The big picture.
Invited commentaries represent one form of privileged access publishing by which articles come to be found in prestigious, high impact journals with no or only minimal peer-reviewed. When they are listed on PubMed or other electronic bibliographic resources, there are typically no indications that commentaries evaded peer review, nor is there usually any indication provided in article itself. One has to learn to be skeptical and to look for evidence, like gratuitous inaccurate citations.
Invited commentaries come about with reviewers indicating a wish to comment on an article that seems likely to be accepted. Most typically, there is a certain cronyism in lavishing praise on articles done by colleagues doing similar work. Carlson’s commentary is less common in that it is intended to neutralize the impact of a manuscript that was apparently going to be accepted.
We need to better understand such distortions in the process by which “peer review” controls which papers get published and what they are required to say to get published. Articles published in high impact journals are not necessarily the best papers. They do not necessarily represent an adequate sampling of available data.
The Hollingworth study is only one example of a transparently negative study that made it through the editorial process at a high impact journal. But it is also an example of a study successfully defying confirmation bias and getting whomped. It remains to be seen whether this study suffers a subsequent selective ignoring in citations, like some other negative studies in psycho-oncology.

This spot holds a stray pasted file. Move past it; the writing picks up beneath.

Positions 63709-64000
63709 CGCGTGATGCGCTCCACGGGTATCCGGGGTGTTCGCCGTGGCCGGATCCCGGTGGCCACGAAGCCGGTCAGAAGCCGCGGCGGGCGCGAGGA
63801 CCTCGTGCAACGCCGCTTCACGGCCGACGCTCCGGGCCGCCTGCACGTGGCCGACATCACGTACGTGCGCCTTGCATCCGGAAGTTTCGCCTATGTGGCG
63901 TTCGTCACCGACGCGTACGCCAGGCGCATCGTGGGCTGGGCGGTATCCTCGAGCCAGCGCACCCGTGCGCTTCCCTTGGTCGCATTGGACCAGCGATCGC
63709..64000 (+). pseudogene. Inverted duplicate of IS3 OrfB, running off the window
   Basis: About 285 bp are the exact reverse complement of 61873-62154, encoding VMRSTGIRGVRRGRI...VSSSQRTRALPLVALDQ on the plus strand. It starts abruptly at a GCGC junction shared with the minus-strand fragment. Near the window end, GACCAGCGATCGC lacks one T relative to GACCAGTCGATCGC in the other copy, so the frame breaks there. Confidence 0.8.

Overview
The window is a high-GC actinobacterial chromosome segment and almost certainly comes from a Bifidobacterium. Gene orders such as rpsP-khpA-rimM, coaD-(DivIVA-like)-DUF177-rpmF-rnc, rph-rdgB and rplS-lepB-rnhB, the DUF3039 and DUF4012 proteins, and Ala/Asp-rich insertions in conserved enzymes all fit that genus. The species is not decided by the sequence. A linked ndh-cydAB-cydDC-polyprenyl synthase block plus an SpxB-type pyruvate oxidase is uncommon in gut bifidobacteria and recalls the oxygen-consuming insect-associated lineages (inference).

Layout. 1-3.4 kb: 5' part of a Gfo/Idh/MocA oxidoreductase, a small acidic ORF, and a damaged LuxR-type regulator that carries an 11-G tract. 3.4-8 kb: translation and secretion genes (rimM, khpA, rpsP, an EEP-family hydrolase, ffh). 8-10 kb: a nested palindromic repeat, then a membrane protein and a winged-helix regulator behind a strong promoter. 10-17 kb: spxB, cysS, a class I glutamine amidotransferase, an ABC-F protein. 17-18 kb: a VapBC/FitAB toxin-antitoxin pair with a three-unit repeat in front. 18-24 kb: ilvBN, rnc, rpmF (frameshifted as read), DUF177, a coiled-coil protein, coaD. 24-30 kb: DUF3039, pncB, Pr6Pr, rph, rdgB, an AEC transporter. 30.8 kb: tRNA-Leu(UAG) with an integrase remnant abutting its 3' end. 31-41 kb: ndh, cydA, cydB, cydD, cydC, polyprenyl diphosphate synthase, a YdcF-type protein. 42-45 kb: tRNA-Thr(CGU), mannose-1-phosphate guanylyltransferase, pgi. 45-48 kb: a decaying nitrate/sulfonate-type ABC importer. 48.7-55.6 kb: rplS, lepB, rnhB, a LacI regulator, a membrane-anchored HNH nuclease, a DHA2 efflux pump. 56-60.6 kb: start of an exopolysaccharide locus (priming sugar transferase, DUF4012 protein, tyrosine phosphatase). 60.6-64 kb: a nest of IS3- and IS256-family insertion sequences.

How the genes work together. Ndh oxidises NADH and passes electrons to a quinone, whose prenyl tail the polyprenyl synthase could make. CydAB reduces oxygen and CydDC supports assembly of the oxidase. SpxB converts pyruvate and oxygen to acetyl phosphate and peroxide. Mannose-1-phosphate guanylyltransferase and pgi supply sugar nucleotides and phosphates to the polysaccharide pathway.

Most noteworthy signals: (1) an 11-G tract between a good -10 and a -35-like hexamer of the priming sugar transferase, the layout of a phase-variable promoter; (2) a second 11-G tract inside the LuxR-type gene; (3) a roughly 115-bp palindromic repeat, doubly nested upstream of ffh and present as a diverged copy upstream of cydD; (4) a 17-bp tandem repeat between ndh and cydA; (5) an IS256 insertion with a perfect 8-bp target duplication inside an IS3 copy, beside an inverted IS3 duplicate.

We don’t know how many such studies don’t get through. Or in order to get through had to get a makeover with selective reporting, perhaps at the insistence of reviewers. It is thus impossible to quantify the distorting impact of confirmatory bias on the published literature. But sightings of black swans like this one clearly indicate that not all swans are white. We need to be skeptical about whether published studies represent all of the available evidence.
I recommend skeptical readers look for other commentaries, particularly in Journal of Clinical Oncology. I have documented this high impact journal as not having the best and most accurately reported psychosocial studies of cancer patients. It is no coincidence that many of the flawed studies about which I’ve complained were accompanied by laudatory commentaries. Check and you will find that commentators have often published similarly flawed studies with a positive spin.
What’s a reader to do?
Readers can write letters to the editor, but Journal of Clinical Oncology has a policy of allowing authors to veto publication of letters critical of their work. Letters to the editor are usually impotent form of protest anyway. They are seldom read by anyone except for the authors who are being criticized. And authors do agree to be criticized, they get the last word, often even ignoring what is said in a critical letter to the editor.
But fortunately, there is now the option of continued post publication peer review through PubMed Commons. Once you register, you can go to PubMed and leave comments about both the Hollingworth study and the unfairness of the commentary by Carlson. And others can express approval of what you write or add their own comment. Look for mine already there, challenging the unfair editorial commentary and expressing concern for the unfair treatment of the paper by Hollingworth and colleagues. You can come and dispute or agree with what I say.
The journals no longer control the post-publication review process. Linda Carlson can get involved in the discussion at PubMed of Hollingworth’s article in JCO, but she cannot have the last word.